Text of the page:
Multiple building blocks construct a solid foundation for FIG students
Mou Banerjee approached virtual teaching last fall like an architect. She knew she’d need to design a sturdy foundation so that the students in her First-Year Interest Group (FIG) felt safe, supported and ready to learn.
“They were all freshmen in their first semester, confronted with the unimaginable stress of attending college virtually during a pandemic,” says Banerjee, an assistant professor of history.
Many of the approaches that Banerjee typically employs when she teaches in person took on greater urgency and import online. That included requiring every student to meet with her before the third week of class. Banerjee acknowledges this is possible only if the size of a class is manageable. Her FIG, titled “Gandhi, King, Mandela: Non-Violence in the World,” had 17 students.
“The compulsory meetings broke the ice,” Banerjee says. “I made sure students knew that they could come to me, arrange meetings, or stay behind in class to ask questions, and I would do my best to help them.”
Other building blocks:
- Banerjee used the “jigsaw method” of discussion, dividing the class into four smaller groups and assigning a set of readings for each group to discuss and analyze. These groups met on their own, then picked a representative to present their findings to the class. “The loneliness of prepping alone was reduced,” Banerjee says.
- To reduce rash statements and anxiety over class participation, anything that was discussed had to be prefaced with a two-minute reflection period, then substantiated with evidence from the readings and/or from a credible academic source.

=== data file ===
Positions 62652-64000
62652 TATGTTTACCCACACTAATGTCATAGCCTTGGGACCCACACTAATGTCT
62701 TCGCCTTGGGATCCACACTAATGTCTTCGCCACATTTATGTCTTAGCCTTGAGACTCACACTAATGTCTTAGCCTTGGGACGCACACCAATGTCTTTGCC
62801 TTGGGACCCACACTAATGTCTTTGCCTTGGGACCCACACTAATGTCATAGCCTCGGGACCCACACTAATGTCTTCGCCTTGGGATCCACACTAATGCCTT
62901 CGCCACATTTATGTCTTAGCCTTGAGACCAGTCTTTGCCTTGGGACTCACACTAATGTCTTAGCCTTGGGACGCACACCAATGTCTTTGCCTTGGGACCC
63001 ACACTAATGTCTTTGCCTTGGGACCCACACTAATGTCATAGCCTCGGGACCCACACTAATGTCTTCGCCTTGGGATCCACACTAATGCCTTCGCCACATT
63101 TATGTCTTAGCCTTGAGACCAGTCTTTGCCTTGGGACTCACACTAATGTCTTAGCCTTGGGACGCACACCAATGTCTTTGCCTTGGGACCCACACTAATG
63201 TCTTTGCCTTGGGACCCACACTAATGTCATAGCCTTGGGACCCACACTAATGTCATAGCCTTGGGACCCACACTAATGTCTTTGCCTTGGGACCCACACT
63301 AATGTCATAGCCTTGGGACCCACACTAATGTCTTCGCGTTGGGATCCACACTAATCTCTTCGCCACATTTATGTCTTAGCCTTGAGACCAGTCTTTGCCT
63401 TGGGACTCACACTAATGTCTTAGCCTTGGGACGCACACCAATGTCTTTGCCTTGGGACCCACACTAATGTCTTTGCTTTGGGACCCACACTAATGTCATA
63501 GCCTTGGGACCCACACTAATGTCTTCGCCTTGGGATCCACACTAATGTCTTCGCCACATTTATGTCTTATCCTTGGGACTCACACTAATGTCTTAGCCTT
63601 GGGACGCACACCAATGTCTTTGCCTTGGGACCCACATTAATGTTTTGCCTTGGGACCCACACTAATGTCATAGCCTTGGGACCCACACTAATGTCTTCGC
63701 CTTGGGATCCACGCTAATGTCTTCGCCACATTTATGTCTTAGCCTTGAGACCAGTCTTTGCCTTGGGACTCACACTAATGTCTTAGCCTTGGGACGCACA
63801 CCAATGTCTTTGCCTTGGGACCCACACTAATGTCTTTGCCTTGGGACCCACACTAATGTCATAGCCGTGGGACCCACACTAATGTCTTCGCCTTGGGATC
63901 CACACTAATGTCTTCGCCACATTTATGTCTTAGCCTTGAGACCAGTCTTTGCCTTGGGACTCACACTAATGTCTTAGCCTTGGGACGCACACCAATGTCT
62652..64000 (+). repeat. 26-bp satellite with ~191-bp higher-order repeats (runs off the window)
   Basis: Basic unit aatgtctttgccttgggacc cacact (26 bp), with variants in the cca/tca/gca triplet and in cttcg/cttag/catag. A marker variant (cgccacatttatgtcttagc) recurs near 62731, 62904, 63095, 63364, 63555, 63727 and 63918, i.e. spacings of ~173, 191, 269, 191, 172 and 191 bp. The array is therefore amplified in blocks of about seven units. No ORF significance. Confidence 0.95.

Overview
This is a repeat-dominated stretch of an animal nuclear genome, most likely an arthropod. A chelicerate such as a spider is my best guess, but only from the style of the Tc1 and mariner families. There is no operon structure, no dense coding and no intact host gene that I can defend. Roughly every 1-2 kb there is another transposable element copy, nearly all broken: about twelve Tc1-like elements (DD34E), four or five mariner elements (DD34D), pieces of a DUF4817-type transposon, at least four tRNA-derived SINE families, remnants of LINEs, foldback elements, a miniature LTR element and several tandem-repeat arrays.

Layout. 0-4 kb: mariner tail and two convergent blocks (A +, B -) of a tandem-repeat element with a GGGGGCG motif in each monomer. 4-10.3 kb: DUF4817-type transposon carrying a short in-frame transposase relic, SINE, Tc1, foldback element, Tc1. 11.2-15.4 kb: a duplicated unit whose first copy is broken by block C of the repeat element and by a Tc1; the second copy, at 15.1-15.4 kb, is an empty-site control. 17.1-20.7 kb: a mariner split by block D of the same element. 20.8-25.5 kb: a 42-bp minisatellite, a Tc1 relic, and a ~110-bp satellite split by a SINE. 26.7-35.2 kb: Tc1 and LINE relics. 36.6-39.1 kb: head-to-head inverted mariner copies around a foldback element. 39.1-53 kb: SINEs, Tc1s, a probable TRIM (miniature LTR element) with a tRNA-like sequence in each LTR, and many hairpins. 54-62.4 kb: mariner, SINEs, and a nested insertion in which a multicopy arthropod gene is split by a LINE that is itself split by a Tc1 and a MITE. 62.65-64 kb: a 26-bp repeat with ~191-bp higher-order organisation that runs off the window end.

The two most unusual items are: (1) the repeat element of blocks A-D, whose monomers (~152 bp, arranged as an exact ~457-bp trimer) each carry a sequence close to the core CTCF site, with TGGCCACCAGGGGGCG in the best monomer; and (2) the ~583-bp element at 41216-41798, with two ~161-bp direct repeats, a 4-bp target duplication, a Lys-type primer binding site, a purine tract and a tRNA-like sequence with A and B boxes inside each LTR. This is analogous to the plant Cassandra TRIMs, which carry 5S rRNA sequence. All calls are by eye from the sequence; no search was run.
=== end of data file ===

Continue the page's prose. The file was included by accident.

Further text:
- The role of presenter in each group rotated, so every student got a chance to shine and have their voice be heard and taken seriously in class.
- Specialist librarian Todd Michelson-Ambelang held sessions for students to understand how to conduct research in a pandemic, and Tyler A. Lehrer at the History Lab gave a presentation and supervised the work of several students.
“In short, my freshmen knew they were in a safe space, had an instructor who was completely involved, got a small group of peers to work and study with them, and received research, coaching and writing help from the resources at our disposal,” Banerjee says. “They knew they were not isolated intellectually or mentally, even if they were physically isolated.”
At the end of the semester, the FIG students surprised Banerjee with a touching thank-you video.
More from the Instructional Highlights Series
UW–Madison instructors have been investing great thought and effort into making their virtual classrooms engaging, inclusive and supportive. We asked a cross-section of them to reflect on their remote classes and to share, in particular, how they’ve worked to build a strong sense of community among students. In many cases, instructors say they’re learning new approaches and techniques that will enrich their in-person teaching once campus fully returns.
We’ll add to the Instructional Highlights series throughout the spring semester, so please check back regularly. If you’d like to pass along an approach that’s worked for you or have a suggestion for an instructor we might want to reach out to, please contact us at firstname.lastname@example.org.